Jobs well done and a sharper Harper

Tuesday, 24 January 2006 — 9:29pm | Animation, Film

It’s official. That’s the capsule summary, anyway; here’s the full press release.

There’s a lot of optimism bubbling everywhere, even in auspiciously-titled pre-announcement commentaries like “Will the great big Disney destroy little Pixar?” But it looks like it’s Pixar’s positive energy spilling over onto the House that Walt Built.

Have a gander at this. It’s the day of the deal, and they already got rid of David Stainton. The same David Stainton who reportedly had the tact to tell all the newly-fired Florida animators that “the public couldn’t really tell the difference between the direct-to-video stuff and the films that Feature Animation actually produces.” Disney’s on the up-and-up.

Harry McCracken sums up the open questions pretty well, though he doesn’t address what I alluded to in my previous post as my biggest source of curiosity: creative control over sequels to established Pixar hits. But I’m sure there will be no shortage of commentary on every aspect of the deal in the days to come, so I’ll leave further comment to the experts.

On a related note about moving pictures: last year, and the year before that, I wrote about the touring selection of short films from the annual Ottawa International Animation Festival. The 2005 programme didn’t impress me as much as the last two, though that’s not to say the films weren’t good. There were a few standouts, and there are two in particular that I think I’ll remember for some time to come: Morir de Amor, Gil Alkabetz’s film starring two singing parrots in a birdcage, and At the Quinte Hotel, Vancouver animator Bruce Alcock’s interpretation of Al Purdy’s poem about beer and yellow flowers (set to the poet’s own reading). They’re marvels, and I want to discover them all over again.

And now for something completely different.

Everybody in the country has already said something about the outcome of the federal election in their own blogospherical cubbyholes. I normally either avoid discussing politics altogether or reserve it for rare cameo appearances at Points of Information, as a fiercely unaffiliated citizen whose interest is not in policy but in the dynamics of political gamesmanship. However, this time I have a few words on the subject.

Generally speaking, I like the final result, at least on the seat-count level of analysis. The Conservatives don’t have a majority to abuse, the Liberals don’t have a government to corrupt, the Bloc doesn’t have its former sovereigntist momentum and the NDP doesn’t hold the balance of power. Everybody lost in exactly the right ways, with the prominent exception of election MVP André Arthur.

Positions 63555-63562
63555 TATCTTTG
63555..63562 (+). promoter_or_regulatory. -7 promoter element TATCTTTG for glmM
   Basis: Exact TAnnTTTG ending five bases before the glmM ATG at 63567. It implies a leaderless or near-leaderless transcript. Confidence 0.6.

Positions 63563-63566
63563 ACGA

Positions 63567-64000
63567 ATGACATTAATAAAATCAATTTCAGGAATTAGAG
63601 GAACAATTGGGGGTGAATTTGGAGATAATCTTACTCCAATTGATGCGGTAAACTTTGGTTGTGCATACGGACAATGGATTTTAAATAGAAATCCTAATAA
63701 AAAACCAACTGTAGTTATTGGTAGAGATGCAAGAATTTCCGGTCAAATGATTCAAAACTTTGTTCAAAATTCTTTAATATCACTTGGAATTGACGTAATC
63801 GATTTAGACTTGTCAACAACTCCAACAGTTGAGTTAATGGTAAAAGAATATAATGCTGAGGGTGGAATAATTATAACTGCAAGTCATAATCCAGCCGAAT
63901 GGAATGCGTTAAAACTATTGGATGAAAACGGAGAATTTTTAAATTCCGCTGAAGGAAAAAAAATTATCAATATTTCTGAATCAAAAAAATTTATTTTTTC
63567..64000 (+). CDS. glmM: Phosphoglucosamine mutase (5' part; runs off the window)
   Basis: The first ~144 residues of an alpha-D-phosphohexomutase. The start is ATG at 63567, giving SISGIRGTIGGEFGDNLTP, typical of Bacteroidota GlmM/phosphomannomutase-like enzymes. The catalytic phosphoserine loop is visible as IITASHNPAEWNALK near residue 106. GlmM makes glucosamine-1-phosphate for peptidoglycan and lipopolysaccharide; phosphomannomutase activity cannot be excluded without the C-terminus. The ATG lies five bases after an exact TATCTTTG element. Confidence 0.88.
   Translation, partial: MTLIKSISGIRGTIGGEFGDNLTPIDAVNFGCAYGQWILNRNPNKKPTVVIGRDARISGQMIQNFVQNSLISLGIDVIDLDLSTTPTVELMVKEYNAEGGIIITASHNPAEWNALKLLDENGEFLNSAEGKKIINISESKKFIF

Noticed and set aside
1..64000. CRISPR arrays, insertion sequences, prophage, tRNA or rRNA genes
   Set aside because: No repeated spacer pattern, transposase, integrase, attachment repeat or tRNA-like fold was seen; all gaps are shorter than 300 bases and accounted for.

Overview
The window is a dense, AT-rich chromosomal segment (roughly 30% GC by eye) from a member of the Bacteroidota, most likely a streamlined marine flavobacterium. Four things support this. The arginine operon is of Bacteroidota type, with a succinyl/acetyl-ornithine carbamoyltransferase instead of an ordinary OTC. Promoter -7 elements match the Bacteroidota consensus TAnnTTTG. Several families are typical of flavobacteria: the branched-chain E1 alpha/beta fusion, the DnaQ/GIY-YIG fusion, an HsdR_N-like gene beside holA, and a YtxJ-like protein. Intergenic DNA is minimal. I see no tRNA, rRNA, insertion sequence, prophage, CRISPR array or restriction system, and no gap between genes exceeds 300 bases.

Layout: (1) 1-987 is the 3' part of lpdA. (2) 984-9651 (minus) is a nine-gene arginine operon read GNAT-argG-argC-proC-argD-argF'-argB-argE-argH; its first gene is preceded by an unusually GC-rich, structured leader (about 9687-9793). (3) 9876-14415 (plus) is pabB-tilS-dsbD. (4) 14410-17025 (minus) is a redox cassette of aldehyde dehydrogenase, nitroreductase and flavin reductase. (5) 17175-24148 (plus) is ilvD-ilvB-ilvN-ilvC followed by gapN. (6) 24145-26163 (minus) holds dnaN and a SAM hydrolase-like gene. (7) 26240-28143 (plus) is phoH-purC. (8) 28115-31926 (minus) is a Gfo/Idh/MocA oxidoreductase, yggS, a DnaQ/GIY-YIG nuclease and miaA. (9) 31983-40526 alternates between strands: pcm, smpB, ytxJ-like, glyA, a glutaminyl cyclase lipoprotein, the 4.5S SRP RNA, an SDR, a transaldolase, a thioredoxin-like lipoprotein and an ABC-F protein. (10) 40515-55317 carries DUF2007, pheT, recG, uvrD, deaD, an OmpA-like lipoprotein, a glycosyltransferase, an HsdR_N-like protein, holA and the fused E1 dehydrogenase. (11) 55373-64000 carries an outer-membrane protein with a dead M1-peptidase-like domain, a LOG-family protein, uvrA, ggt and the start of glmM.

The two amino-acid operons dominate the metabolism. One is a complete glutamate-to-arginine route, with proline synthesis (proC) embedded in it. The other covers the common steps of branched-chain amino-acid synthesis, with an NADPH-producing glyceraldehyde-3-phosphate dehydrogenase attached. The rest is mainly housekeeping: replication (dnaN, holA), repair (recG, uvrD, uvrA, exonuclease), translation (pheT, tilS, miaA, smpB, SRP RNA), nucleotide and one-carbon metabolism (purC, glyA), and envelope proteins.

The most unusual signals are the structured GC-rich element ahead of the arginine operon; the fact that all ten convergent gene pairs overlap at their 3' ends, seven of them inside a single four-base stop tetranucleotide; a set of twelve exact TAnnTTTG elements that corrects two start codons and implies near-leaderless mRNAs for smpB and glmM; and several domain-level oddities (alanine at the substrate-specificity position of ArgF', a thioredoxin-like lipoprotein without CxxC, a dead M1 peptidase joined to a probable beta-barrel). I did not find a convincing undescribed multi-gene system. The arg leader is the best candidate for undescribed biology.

Many have already pointed out that Stephen Harper’s victory speech is a contemporary classic as far as Canadian political rhetoric goes. I certainly don’t remember anything else of that quality from his party since its Frankensteinian reincarnation in 2004.

There’s one specific thing the incoming Prime Minister said that partisan sycophants of all colours (including his own) needed to hear, and I’m delighted he said it. I’ll highlight the relevant passage, and include the crescendo that precedes it for dramatic effect.

“Today, for the 39th time in 139 years, Canadians have elected a new Parliament. And as we have done many times before, Canadians have selected a new government. Let me say here tonight and to remind all of you that through all these different governments with their different priorities in their different eras, one constant binds us from MacDonald’s coalition of Tories and Reformers to the modern Conservative Party I lead. Canada: strong, united, independent and free.

“To those who did not vote for us, I pledge to lead a government that will work for all of us. We will move forward together. Our national identity was not forged by government policy; it does not flow from any one programme, any one leader or any one party. Our Canada is rooted in our shared history and in the values which have and will endure.

One last thing that nobody noticed or cared enough about to remember: a little after the stroke of midnight, CBC had a live report at the Liberal Party headquarters in British Columbia, where the mood certainly wasn’t that of a defeated party. Their correspondent had to speak up to hear himself above a jazz band they’d rented for the evening. They commented on the hot jazz and the cocktail party feel of the whole shindig.

What they didn’t point out was the song the band was playing: “Freddie Freeloader”. How appropriate. Doubly appropriate that like almost everything we consider jazz, most of the song is just a bunch of guys making it up as they go along. (The original recording on the seminal Miles Davis album Kind Of Blue features some of the most legendary blues solos you or I will ever hear.) The difference is that jazzmen improvise on chords and scales, and Paul Martin improvised on the notwithstanding clause.

Previous:
Next:

submit to reddit

Say something interesting: